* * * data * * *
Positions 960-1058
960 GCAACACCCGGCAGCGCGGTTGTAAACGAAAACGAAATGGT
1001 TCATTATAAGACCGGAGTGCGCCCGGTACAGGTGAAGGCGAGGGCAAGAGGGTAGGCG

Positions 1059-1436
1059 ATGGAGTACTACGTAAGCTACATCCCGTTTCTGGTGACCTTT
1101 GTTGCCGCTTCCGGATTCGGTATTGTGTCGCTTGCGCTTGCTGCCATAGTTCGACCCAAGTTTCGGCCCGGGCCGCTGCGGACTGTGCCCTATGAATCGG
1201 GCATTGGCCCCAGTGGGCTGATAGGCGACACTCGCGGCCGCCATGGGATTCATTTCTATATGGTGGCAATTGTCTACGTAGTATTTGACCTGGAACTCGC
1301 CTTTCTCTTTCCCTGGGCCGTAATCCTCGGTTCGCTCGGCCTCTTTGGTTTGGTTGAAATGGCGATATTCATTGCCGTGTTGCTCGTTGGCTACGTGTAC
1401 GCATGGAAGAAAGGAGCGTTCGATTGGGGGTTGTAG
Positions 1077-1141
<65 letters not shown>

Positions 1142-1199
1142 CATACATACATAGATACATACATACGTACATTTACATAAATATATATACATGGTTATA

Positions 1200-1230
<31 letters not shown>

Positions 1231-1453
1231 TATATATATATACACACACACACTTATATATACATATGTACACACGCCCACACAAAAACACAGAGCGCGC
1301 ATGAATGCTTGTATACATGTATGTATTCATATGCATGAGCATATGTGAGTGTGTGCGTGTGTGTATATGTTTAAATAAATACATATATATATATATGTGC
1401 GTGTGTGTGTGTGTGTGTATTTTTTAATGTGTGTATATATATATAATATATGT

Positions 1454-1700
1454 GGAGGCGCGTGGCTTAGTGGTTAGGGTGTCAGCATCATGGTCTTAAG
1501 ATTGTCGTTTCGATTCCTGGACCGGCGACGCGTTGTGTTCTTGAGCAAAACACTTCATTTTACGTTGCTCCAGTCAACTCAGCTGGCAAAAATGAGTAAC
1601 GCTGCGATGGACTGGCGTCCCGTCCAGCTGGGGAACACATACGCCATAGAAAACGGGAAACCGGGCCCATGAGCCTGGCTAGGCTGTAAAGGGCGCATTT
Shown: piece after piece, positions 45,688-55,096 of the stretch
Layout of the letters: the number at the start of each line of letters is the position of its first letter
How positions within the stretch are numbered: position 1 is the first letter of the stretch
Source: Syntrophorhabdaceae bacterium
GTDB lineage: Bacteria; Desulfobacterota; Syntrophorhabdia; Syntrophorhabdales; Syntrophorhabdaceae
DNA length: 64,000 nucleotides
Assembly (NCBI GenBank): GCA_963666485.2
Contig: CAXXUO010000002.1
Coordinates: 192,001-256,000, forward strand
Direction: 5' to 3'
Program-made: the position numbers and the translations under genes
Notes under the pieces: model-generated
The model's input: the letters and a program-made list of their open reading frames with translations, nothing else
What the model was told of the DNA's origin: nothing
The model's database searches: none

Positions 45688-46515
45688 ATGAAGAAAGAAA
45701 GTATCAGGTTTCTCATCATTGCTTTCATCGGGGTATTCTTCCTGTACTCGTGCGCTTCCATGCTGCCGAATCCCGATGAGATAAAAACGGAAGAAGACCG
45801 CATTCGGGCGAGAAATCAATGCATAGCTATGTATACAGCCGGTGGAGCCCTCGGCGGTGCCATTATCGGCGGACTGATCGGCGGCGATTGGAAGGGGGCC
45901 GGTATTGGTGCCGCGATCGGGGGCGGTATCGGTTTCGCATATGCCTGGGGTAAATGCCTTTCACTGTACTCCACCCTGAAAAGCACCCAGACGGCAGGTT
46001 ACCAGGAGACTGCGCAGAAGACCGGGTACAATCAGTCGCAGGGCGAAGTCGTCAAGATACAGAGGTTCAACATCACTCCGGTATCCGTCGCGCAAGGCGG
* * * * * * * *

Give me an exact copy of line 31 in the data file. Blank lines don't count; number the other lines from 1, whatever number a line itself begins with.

Contig: CAXXUO010000002.1